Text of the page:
Tomivosertib Development in Frontline NSCLC Ending After Findings from KICKSTART Trial

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Data from the phase 2 KICKSTART trial of tomivosertib plus pembrolizumab do not support the combination's use in patients with non–small cell lung cancer.

Steve Worland, PhD

Steve Worland, PhD

Topline findings from the primary analysis of the phase 2 KICKSTART trial (NCT04622007) evaluating tomivosertib (eFT508) vs placebo in combination with pembrolizumab (Keytruda) showed modest activity with the doublet but do not support the agent’s continued frontline development in patients with non–small cell lung cancer (NSCLC) and a PD-L1 expression level of 50%, according to an announcement from eFFECTOR Therapeutics.1

An analysis of 36 progression-free survival (PFS) events revealed that PFS favored tomivosertib plus pembrolizumab vs placebo plus pembrolizumab (HR, 0.62; 95% CI, 0.3-1.3; P = .21); however, the two-sided P value did not meet the prespecified threshold (P ≤ .2). The investigational combination produced a median PFS of 13.0 weeks vs 11.7 weeks for placebo plus pembrolizumab. Although overall survival (OS) data remained immature, no trend favoring the tomivosertib regimen was observed. Regarding safety, grade 3 or higher treatment-emergent adverse effects (AEs) were observed in 67% of patients in the tomivosertib arm vs 37% in the placebo arm.

“While there was evidence of modest tomivosertib activity in the trial, based on the totality of the data currently available we do not see an obvious path forward to continue developing tomivosertib in frontline NSCLC,” Steve Worland, PhD, president and chief executive officer of eFFECTOR, stated in a news release. “We sincerely appreciate the contributions of all the patients, their families, and trial site professionals who contributed to the execution of the trial. We will continue to analyze trial data and hope to present our findings at a future medical conference.”

Tomivosertib is a highly selective MNK inhibitor engineered to bolster antitumor immune activity by stimulating T cells—thereby slowing their exhaustion—and enlarging the reservoir of central memory T cells.2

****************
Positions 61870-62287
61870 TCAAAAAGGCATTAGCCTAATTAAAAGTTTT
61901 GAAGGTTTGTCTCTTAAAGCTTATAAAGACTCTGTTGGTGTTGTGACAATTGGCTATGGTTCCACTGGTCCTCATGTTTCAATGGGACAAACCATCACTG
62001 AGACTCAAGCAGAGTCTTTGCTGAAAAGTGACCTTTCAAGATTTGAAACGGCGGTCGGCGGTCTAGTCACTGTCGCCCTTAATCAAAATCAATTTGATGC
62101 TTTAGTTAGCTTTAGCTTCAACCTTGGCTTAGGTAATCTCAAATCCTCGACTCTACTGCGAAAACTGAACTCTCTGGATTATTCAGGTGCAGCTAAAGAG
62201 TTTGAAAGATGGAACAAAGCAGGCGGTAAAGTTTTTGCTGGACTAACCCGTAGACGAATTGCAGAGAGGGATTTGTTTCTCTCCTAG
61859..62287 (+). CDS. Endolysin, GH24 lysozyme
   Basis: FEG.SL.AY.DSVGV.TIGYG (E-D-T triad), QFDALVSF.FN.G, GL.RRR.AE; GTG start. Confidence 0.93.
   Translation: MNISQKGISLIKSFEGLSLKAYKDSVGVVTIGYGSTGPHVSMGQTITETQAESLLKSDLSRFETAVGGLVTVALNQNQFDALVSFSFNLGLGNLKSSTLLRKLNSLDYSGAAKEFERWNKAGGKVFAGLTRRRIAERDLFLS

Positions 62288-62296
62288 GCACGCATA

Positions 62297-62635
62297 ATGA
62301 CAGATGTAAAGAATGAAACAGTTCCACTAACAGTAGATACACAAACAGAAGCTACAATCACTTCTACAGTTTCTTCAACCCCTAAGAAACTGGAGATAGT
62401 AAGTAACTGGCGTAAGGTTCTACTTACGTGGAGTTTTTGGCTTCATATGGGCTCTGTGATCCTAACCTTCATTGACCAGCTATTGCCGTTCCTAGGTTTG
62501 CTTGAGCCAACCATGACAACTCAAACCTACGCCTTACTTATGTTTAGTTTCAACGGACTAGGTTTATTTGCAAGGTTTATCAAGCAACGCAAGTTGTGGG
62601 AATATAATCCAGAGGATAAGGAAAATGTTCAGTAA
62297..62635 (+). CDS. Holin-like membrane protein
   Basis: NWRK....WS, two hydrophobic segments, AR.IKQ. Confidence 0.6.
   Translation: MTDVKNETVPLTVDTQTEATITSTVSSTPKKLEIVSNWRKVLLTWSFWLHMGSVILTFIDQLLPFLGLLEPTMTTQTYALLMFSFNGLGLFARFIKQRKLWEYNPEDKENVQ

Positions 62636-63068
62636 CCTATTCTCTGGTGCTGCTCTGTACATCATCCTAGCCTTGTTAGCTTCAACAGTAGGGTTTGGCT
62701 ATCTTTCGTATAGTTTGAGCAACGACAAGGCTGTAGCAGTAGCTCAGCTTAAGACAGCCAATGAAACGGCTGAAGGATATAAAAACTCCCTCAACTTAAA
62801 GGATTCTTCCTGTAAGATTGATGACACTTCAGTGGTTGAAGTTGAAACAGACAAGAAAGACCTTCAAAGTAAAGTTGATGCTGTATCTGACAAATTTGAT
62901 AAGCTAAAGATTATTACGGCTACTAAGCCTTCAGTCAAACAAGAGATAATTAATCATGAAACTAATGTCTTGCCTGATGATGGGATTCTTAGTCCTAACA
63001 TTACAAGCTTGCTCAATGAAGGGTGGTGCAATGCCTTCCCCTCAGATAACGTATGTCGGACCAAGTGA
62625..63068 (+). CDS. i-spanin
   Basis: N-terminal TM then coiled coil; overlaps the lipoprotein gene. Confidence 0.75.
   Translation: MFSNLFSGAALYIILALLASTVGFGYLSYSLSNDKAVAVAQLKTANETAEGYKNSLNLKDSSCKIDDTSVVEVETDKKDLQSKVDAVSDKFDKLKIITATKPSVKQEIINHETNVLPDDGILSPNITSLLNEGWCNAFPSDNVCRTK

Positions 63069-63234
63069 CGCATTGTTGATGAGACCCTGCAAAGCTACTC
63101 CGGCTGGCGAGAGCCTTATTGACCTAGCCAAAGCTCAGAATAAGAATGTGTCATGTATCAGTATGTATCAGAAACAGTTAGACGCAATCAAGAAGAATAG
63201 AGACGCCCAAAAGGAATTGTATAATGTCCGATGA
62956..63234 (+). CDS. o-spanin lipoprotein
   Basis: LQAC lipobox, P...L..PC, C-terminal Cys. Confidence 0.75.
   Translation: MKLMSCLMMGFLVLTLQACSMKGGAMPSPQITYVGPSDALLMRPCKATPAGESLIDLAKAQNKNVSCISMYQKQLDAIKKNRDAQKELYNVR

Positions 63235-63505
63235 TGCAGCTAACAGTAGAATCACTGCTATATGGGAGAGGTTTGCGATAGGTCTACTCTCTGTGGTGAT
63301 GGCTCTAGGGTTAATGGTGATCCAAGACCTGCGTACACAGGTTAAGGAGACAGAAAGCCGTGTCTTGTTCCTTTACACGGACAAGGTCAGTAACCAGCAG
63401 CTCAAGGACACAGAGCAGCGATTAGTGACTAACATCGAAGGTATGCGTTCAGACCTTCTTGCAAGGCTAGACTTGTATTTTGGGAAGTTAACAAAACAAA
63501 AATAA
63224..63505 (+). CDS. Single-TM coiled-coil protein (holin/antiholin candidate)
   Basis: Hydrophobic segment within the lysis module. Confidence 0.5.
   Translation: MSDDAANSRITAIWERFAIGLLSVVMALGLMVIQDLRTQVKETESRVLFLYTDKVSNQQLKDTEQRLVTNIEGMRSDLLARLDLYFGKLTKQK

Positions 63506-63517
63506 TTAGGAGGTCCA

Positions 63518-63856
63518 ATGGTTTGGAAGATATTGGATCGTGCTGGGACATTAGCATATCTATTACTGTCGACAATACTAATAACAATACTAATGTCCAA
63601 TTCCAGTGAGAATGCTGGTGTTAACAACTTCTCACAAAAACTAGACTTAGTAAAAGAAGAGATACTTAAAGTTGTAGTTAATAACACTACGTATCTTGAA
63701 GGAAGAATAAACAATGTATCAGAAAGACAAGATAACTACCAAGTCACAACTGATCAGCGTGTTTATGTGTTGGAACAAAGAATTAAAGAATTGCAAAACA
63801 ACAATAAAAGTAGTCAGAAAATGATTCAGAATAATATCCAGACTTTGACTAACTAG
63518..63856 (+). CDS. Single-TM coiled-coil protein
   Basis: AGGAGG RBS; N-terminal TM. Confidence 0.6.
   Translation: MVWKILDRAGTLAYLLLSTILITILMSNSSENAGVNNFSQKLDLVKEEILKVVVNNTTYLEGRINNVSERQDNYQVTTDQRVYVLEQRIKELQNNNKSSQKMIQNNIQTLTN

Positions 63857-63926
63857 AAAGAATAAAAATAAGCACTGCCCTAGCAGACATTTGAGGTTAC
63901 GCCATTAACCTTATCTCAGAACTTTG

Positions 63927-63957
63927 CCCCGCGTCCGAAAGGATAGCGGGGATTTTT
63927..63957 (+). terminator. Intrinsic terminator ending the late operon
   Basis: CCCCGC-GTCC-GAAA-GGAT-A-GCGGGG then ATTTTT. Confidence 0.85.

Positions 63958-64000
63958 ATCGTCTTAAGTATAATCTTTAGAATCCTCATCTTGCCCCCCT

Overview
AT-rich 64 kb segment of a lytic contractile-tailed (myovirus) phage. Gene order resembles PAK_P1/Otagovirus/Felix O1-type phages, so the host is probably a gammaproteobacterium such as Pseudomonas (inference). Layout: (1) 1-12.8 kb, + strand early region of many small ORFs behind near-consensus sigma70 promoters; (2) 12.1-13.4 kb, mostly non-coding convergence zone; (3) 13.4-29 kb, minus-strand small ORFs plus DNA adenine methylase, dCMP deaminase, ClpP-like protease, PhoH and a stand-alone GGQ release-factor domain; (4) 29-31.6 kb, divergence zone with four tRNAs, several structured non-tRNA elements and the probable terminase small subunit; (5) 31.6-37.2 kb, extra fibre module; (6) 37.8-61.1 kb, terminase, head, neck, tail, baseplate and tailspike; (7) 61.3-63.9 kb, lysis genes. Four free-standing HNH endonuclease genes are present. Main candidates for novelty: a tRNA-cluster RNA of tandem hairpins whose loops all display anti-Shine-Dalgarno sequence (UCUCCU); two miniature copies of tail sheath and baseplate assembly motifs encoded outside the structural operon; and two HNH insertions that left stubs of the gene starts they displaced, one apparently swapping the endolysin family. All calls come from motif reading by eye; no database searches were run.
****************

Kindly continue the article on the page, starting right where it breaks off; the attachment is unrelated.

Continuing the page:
The randomized, double-blind, placebo-controlled KICKSTART trial evaluated the efficacy and safety of tomivosertib plus pembrolizumab as frontline therapy for patients with advanced NSCLC, or as an extension of frontline therapy for patients with NSCLC at the time of first radiographic disease progression on pembrolizumab alone.

All patients enrolled were required to be at least 18 years of age; have histologically confirmed inoperable, locally advanced or metastatic NSCLC; and have a PD-L1 expression level of 50% or greater, as assessed by an FDA-approved diagnostic test. Additional inclusion criteria were the availability of a representative tumor specimen allowing for NSCLC diagnosis accompanied by an associated pathology report and an ECOG performance status of 0 or 1. Patients were not eligible for enrollment if they harbored EGFR or ALK aberrations; had gastrointestinal disease that could hinder drug absorption or the interpretation of gastrointestinal AEs; and had known symptomatic brain metastases requiring at least 10 mg of prednisone per day.3

The study consisted of 3 patient cohorts. In cohort A, patients who received pembrolizumab as their initial therapy for metastatic disease were treated with tomivosertib or placebo in addition to pembrolizumab as an extension of frontline therapy. In cohort B, patients initiated pembrolizumab as first-line therapy alongside tomivosertib or placebo. In cohort C, patients with non-squamous disease who completed 4 to 6 cycles of a platinum-based chemotherapy doublet went on to receive tomivosertib or placebo plus pembrolizumab and pemetrexed, and those with squamous disease received tomivosertib or placebo plus pembrolizumab. In all experimental arms, tomivosertib was administered at 100 mg twice per day. In all arms, pembrolizumab was administered intravenously at either 200 mg once every 3 weeks or 400 mg once every 6 weeks.

The study’s primary end point was PFS in the frontline-extension and frontline settings. Key secondary end points included PFS in the combined population from both cohorts, OS, and overall response rate.2,3

“While we’re disappointed that tomivosertib won’t be moving forward in frontline NSCLC, our strategy to maximize the value of all assets in our pipeline remains unchanged,” Worland continued. “Zotatifin [eFT226], with its novel mechanism distinct from that of tomivosertib’s, is a drug candidate that is poised to enter a randomized, potentially registrational trial in estrogen receptor–positive breast cancer later this year. Our focus is now further sharpened towards advancing zotatifin through development as efficiently as possible.”

References

  1. eFFECTOR Therapeutics announces topline results of phase 2 KICKSTART trial of tomivosertib combined with pembrolizumab in non-small cell lung cancer. News release. eFFECTOR Therapeutics. April 4, 2024. Accessed April 4, 2024. https://investors.effector.com/news-releases/news-release-details/effector-therapeutics-announces-topline-results-phase-2
  2. eFFECTOR Therapeutics doses first patient in phase 2b KICKSTART clinical trial. News release. eFFECTOR Therapeutics. June 9, 2021. Accessed April 4, 2024. https://investors.effector.com/news-releases/news-release-details/effector-therapeutics-doses-first-patient-phase-2b-kickstart
  3. Tomivosertib combined with pembrolizumab in subjects with PD-L1 positive NSCLC (KICKSTART). ClinicalTrials.gov. Updated March 4, 2024. Accessed April 4, 2024. https://classic.clinicaltrials.gov/ct2/show/NCT04622007

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